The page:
There’s no doubt that bankruptcy isn’t the most desirable situation to be facing. There are some serious financial implications involved and it’s a very difficult and stressful process that will affect you financially for years to come. Finding yourself in mountains of debt can develop in the blink of an eye, and lots of people find themselves in this situation because of a wide range of factors. Not being able to work due to illness is one of the most frequent reasons why individuals declare bankruptcy. It’s not as if they had any control over the circumstances, but being unable to settle their debts because they have no income is the hard reality they have to face. In fact, 7,900 individuals in Australia declared bankruptcy in the March 2017 quarter1, so it’s not as uncommon as some people may believe. If you ask me, I think that bankruptcy is neither good nor bad. Of course, those who declare bankruptcy have made some poor financial decisions and will penalised appropriately, however declaring bankruptcy is also the first step to financial freedom. Lots of folks struggle for years just to make ends meet, while their debts keep compounding, so in many cases, bankruptcy is a chance for a clean slate for people that are unable to repay their debts.


Though I’ve never been bankrupt myself, I’ve witnessed the journey of many individuals who have and surprisingly, the majority of people are better off and glad they went through the process. If you’re experiencing financial difficulties and considering bankruptcy, this post will summarise what life is like after you declare bankruptcy.


You Won’t Be Debt Free By Declaring Bankruptcy


Bankruptcy is pretty complicated, and there is a standard misconception that all debts are removed by declaring bankruptcy. This is definitely not the case. There are a range of debts that won’t be eliminated, for instance Centrelink debts, HECS debts, child support, court imposed fines (like speeding tickets), and also money that is owed to an insurance provider resulting from a car accident where you were uninsured and liable. Alternatively, filing for bankruptcy will clear debts such as credit cards, GST and tax, and unsecured personal loans. The reality is, you will still have debts to pay after you declare bankruptcy, but the most critical debts in most cases, such as credit cards, will be eliminated.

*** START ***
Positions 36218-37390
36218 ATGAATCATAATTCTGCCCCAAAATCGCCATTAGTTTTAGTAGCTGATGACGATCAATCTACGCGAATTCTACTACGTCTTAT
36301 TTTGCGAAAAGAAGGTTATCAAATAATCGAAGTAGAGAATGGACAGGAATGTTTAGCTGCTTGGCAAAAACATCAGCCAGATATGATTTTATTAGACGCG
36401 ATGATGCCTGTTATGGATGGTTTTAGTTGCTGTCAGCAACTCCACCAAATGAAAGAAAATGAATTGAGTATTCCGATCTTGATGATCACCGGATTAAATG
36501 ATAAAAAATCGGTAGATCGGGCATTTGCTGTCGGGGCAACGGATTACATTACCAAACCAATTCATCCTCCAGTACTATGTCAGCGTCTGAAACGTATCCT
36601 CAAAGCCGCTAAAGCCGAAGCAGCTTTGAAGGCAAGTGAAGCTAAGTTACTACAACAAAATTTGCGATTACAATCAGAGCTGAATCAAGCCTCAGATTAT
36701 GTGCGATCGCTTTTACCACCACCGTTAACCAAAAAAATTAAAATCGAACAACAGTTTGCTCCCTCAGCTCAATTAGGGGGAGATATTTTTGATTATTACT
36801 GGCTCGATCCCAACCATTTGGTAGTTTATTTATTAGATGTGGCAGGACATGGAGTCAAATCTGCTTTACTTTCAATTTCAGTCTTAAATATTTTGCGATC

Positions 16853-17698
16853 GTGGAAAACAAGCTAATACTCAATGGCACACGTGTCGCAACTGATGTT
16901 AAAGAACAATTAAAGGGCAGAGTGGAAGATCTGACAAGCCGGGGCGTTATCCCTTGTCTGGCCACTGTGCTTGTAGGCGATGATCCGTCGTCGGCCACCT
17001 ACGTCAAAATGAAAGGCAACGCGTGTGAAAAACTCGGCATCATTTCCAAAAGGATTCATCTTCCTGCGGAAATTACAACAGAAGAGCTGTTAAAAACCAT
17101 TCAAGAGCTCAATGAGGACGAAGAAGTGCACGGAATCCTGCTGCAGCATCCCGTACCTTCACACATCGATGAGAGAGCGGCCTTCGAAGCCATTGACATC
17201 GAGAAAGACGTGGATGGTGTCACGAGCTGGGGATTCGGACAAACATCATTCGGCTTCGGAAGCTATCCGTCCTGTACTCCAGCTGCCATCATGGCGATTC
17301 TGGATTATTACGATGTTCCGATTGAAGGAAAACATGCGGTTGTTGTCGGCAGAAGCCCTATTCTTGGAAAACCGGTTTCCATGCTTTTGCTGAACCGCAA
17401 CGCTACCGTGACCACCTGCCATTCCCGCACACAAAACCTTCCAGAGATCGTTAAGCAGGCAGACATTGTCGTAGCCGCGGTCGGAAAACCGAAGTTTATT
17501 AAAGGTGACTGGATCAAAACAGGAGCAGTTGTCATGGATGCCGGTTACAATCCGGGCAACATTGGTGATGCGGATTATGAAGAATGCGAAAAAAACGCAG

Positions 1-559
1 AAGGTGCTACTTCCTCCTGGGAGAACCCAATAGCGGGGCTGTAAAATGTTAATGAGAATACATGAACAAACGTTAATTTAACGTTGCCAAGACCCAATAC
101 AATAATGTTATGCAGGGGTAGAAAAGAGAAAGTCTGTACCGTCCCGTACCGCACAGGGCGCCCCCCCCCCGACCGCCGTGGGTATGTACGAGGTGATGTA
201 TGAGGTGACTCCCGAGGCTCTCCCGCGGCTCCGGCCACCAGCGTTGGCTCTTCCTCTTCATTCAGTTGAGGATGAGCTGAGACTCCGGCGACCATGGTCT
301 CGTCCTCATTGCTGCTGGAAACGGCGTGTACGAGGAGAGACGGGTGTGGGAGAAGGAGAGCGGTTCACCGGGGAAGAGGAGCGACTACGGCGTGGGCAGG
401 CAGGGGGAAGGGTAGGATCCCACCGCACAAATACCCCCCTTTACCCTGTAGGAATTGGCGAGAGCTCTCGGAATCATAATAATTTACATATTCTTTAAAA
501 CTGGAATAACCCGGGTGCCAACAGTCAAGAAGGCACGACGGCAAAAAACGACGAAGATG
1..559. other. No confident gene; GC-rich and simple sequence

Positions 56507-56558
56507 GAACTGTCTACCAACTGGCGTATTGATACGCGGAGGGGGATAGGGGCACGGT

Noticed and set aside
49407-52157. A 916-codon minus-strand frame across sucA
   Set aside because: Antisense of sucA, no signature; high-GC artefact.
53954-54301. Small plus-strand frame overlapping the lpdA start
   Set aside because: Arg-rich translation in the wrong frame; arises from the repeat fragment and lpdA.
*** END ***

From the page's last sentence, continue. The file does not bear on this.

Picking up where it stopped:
Feelings Of Guilt And Embarrassment Are Natural


Bankruptcy is an arduous process and lots of people who declare bankruptcy have feelings of remorse and humiliation; as if they’ve lost in life. This is quite regular, however it’s crucial to overcome these emotions because the reality is, humans make errors, and bankruptcy is a way that you can start a new beginning financially and get your life back on track. The sooner you recover from these feelings of guilt, the sooner you’ll be able to start the recovery process and create a plan of how you’re going to repay your remaining debts and rebuild your credit history. Remember, bankruptcy lasts for three years and after seven years, it will no longer appear on your credit report, so it’s certainly not the end of the world.


You Can’t Borrow Any Money For Three Years


Unfortunately, by filing for bankruptcy you won’t be able to borrow any money under any circumstances for three years. During this time, it’s necessary that you start rebuilding your credit rating by maintaining a regular income and paying your bills and outstanding debts on time. It’s simple but effective. After this three-year process, you become a discharged bankrupt and will have the chance to acquire loans for secured assets like houses and cars, but your interest rates will be much higher due to your bad credit rating. While it’s not always suggested to obtain loans straight away, it is possible. After seven years from the time you became bankrupt, your credit history will be clean, and you will have the opportunity to acquire all kinds of loans again at competitive rates.


Life after filing for bankruptcy obviously isn’t easy, but the emotional relief that most individuals experience after starting the process certainly softens the blow. There are some substantial financial repercussions involved, but declaring bankruptcy is the first step towards financial freedom and securing a bright future for you and your family. If you’re encountering financial difficulties, it’s always best to seek professional advice sooner rather than later. Whatever you do, don’t keep battling financially for years because you’re afraid of the stigma related to bankruptcy. It’s challenging, but it’s also not the end of the world. If you ‘d like to speak with someone about your financial condition, get in touch with Liquidation Service on 1300 795 575 for a confidential discussion, or alternatively visit their website for more information:




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